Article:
Laudato Si 10: Saint Francis of Assisi

Earth from Apollo 8The encyclical letter Laudato Si is available here on the Vatican website. In paragraphs ten through twelve, Pope Francis takes a look at his namesake, a saint who has constantly and consistently influenced Christian faith for eight centuries.

10. I do not want to write this Encyclical without turning to that attractive and compelling figure, whose name I took as my guide and inspiration when I was elected Bishop of Rome. I believe that Saint Francis is the example par excellence of care for the vulnerable and of an integral ecology lived out joyfully and authentically. He is the patron saint of all who study and work in the area of ecology, and he is also much loved by non-Christians. He was particularly concerned for God’s creation and for the poor and outcast. He loved, and was deeply loved for his joy, his generous self-giving, his openheartedness. He was a mystic and a pilgrim who lived in simplicity and in wonderful harmony with God, with others, with nature and with himself. He shows us just how inseparable the bond is between concern for nature, justice for the poor, commitment to society, and interior peace.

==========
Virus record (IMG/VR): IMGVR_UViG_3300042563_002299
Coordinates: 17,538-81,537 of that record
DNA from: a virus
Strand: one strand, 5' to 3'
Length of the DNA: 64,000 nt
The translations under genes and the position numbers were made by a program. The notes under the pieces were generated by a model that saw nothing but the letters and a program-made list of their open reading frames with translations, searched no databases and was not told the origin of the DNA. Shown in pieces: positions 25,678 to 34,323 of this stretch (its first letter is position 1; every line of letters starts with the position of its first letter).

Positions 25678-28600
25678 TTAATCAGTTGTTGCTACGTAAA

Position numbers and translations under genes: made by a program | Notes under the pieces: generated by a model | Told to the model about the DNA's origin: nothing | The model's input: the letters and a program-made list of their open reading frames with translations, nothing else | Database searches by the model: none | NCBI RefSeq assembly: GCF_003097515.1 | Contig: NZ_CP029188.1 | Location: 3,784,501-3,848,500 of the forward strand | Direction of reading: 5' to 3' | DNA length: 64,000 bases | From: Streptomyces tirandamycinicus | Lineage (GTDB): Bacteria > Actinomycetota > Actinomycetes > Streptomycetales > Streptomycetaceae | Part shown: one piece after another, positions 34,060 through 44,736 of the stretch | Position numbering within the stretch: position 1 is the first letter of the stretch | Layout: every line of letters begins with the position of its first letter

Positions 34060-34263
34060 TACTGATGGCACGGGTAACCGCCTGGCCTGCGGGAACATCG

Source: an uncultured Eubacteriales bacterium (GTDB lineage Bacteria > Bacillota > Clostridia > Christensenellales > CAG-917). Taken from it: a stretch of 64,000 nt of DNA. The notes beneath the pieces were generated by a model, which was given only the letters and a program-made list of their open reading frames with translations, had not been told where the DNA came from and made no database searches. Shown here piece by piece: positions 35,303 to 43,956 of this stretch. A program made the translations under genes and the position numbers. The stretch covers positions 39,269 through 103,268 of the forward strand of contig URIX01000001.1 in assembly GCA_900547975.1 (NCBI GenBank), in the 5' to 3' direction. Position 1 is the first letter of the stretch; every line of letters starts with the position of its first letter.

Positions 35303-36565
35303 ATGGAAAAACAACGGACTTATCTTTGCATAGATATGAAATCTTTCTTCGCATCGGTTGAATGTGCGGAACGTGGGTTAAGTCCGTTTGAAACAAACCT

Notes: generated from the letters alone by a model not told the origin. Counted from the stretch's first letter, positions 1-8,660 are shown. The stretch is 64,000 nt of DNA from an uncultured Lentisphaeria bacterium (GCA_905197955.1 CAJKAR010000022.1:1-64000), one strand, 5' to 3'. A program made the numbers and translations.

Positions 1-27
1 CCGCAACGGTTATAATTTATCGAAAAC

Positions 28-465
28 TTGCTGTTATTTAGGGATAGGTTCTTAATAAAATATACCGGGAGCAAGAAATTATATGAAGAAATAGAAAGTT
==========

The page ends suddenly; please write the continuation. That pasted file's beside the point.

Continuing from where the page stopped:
I’ve often wondered which came first for Saint Francis: his concern for nature or his harmony with God. While I’m not well-read in the saint’s biographies, my sense is that when one aspires to union with God, one begins to notice the touch of grace all around. God communicates to us often through what draws our attention. Living as a pilgrim, Francis was spending more time in reflective silence than in idle chatter with his companions. I don’t think a person attuned to the voice and the will of God is going to miss the message.

About catholicsensibility

Todd lives in the Pacific Northwest, serving a Catholic parish as a lay minister.
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